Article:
Interest of topical corticosteroid in Martorell ulcer


Today I am going to talk about a treatment strategy that we normally use in our wound clinic, with excellent results, in the hypertensive ischemic ulcer of Martorell: medium-high potency corticosteroid + subsequent punch grafting.

I am delighted to reflect on this topic after having attended the session “Myths and realities in chronic wound management” at the Journées Dermatologiques de Paris 2017, in which reference was made to the usefulness of this interesting therapeutic approach.

I already commented in previous posts on the benefit of early grafting of these wounds to control pain, limit necrotic spread and promote re-epithelialization in the painful and rapidly progressive Martorell ulcer.

I would like to underline the interest of early grafting, even if the wound bed does not present with optimal characteristics (Read post: “Interest of early punch grafting in Martorell hypertensive ischemic ulcer). Although not all punch grafts get to adhere, cells and growth factors that are released promote healing. In addition, this technique achieves pain reduction in the recipient site from the day of the procedure. It is not uncommon for us to require several sequential sessions of punch grafting until complete wound epithelialization is obtained. However, as it is a technique very well tolerated by the patient, repeated treatment does not represent a limitation in clinical practice. If you want to know more about punch grafting, go to “Types of skin grafts to cover chronic wounds: which one should you choose?”


And what is the role of topical corticosteroids here?

In the post Topical corticosteroids in chronic wounds I briefly reviewed the usefulness of topical corticoids in different clinical situations to promote healing thanks to their anti-inflammatory action. With regard to its use in Martorell ulcer, many experts recommend it, despite the scarcity of published studies to support this indication.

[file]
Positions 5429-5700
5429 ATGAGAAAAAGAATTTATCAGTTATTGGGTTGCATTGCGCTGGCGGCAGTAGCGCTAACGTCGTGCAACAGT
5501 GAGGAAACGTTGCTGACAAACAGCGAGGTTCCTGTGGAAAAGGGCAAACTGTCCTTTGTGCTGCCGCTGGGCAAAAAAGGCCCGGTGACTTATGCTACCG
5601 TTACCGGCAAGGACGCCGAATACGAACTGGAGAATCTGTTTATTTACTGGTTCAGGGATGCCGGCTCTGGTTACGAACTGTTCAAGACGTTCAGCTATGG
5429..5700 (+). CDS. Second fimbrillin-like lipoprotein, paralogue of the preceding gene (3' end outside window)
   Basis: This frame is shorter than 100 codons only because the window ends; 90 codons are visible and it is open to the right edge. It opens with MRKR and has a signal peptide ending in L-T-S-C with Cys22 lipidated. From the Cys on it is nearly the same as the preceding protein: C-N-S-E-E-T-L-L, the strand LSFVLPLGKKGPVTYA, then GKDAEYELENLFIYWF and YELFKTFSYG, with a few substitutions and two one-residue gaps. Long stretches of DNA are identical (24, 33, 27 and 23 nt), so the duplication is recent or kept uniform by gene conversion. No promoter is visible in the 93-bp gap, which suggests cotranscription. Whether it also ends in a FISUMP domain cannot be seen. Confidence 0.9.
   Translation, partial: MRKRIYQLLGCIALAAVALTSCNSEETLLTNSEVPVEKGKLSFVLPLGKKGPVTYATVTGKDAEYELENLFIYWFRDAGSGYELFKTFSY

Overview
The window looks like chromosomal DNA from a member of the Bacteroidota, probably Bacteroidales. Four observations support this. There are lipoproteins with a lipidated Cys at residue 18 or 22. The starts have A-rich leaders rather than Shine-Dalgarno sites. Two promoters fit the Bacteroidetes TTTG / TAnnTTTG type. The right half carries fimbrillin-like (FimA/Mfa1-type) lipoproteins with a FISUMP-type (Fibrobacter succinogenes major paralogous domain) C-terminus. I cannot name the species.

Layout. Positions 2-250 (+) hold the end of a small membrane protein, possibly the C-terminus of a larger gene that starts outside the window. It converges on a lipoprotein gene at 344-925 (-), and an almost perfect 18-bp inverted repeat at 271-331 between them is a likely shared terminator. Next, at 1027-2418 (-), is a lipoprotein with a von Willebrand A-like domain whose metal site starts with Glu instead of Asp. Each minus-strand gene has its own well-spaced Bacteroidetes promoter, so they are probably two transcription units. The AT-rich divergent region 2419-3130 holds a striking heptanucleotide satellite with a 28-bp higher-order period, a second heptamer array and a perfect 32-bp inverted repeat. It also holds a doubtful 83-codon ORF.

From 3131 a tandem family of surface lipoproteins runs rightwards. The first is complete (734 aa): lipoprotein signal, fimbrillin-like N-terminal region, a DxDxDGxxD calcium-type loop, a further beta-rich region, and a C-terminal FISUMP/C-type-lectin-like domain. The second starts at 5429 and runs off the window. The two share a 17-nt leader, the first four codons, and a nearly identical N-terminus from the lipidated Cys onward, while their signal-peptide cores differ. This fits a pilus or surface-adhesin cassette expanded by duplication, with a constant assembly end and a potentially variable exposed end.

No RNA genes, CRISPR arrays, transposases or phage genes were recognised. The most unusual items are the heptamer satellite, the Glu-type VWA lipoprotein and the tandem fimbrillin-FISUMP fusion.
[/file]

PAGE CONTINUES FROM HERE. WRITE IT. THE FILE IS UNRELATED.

In 2003, a series of 7 patients admitted with Martorell ulcers in the progression phase, with necrotic wound bed and purpuric edges was published. They were treated for 1 week with a daily application of 0.05% clobetasol propionate cream on the wound bed and edges.1 The corticoid cream was applied in a thick layer and covered with petrolatum gauze. Pain was recorded using a visual analogue scale (VAS pain) during treatment and the following week. A significant pain reduction was found in the first 3 days in 5 patients, with reduction or even discontinuation of analgesic drugs in 3 of them. Within the first 15 days after beginning of treatment, the purpuric halo had faded and in 6 of them, necrosis had completely disappeared, without having performed sharp debridement.

Although this is an isolated series, with few patients and no control group, the results seem to me very interesting and coincide with our observations in our wound clinic. The application of topical corticosteroids in Martorell ulcer helps us to reduce inflammation, necrosis and allows us to improve the local conditions of the wound bed before grafting, without the need of previous aggressive surgical debridement.


What is your experience?



  1. Carre D, Dompmartin A, Gislard A, Loree S, Faguer K, Verneuil L, Leroy D. [Benefit of topical steroids in necrotic angiodermatitis]. Ann Dermatol Venereol. 2003 May;130(5):547-8. 




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